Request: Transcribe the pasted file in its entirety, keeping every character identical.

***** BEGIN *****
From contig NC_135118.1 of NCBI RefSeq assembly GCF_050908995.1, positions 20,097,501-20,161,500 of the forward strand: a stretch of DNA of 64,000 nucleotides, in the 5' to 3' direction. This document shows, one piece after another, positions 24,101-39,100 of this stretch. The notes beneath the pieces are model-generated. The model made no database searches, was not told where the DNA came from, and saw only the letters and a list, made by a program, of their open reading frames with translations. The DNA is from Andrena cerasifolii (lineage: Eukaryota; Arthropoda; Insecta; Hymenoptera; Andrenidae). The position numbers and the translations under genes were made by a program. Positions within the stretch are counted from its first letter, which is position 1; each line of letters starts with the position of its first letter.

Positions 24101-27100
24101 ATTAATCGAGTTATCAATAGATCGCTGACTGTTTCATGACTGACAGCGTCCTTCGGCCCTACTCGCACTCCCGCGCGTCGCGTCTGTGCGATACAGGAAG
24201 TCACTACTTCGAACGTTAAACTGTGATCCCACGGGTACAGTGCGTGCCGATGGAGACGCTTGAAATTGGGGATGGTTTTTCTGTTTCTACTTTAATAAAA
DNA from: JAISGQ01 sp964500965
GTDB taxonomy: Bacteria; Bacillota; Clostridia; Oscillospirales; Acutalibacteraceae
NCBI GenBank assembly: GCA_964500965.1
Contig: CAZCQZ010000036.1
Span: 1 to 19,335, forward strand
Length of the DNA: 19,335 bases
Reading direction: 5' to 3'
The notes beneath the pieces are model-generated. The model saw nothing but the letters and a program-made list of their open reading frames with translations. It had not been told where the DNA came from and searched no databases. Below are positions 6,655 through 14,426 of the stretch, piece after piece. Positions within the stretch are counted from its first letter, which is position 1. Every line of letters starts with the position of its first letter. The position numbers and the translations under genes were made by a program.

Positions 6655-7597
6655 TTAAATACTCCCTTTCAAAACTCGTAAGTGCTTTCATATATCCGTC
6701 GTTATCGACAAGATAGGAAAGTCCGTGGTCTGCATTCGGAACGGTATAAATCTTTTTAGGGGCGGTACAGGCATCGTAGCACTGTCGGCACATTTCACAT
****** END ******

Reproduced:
From contig NC_135118.1 of NCBI RefSeq assembly GCF_050908995.1, positions 20,097,501-20,161,500 of the forward strand: a stretch of DNA of 64,000 nucleotides, in the 5' to 3' direction. This document shows, one piece after another, positions 24,101-39,100 of this stretch. The notes beneath the pieces are model-generated. The model made no database searches, was not told where the DNA came from, and saw only the letters and a list, made by a program, of their open reading frames with translations. The DNA is from Andrena cerasifolii (lineage: Eukaryota; Arthropoda; Insecta; Hymenoptera; Andrenidae). The position numbers and the translations under genes were made by a program. Positions within the stretch are counted from its first letter, which is position 1; each line of letters starts with the position of its first letter.

Positions 24101-27100
24101 ATTAATCGAGTTATCAATAGATCGCTGACTGTTTCATGACTGACAGCGTCCTTCGGCCCTACTCGCACTCCCGCGCGTCGCGTCTGTGCGATACAGGAAG
24201 TCACTACTTCGAACGTTAAACTGTGATCCCACGGGTACAGTGCGTGCCGATGGAGACGCTTGAAATTGGGGATGGTTTTTCTGTTTCTACTTTAATAAAA
DNA from: JAISGQ01 sp964500965
GTDB taxonomy: Bacteria; Bacillota; Clostridia; Oscillospirales; Acutalibacteraceae
NCBI GenBank assembly: GCA_964500965.1
Contig: CAZCQZ010000036.1
Span: 1 to 19,335, forward strand
Length of the DNA: 19,335 bases
Reading direction: 5' to 3'
The notes beneath the pieces are model-generated. The model saw nothing but the letters and a program-made list of their open reading frames with translations. It had not been told where the DNA came from and searched no databases. Below are positions 6,655 through 14,426 of the stretch, piece after piece. Positions within the stretch are counted from its first letter, which is position 1. Every line of letters starts with the position of its first letter. The position numbers and the translations under genes were made by a program.

Positions 6655-7597
6655 TTAAATACTCCCTTTCAAAACTCGTAAGTGCTTTCATATATCCGTC
6701 GTTATCGACAAGATAGGAAAGTCCGTGGTCTGCATTCGGAACGGTATAAATCTTTTTAGGGGCGGTACAGGCATCGTAGCACTGTCGGCACATTTCACAT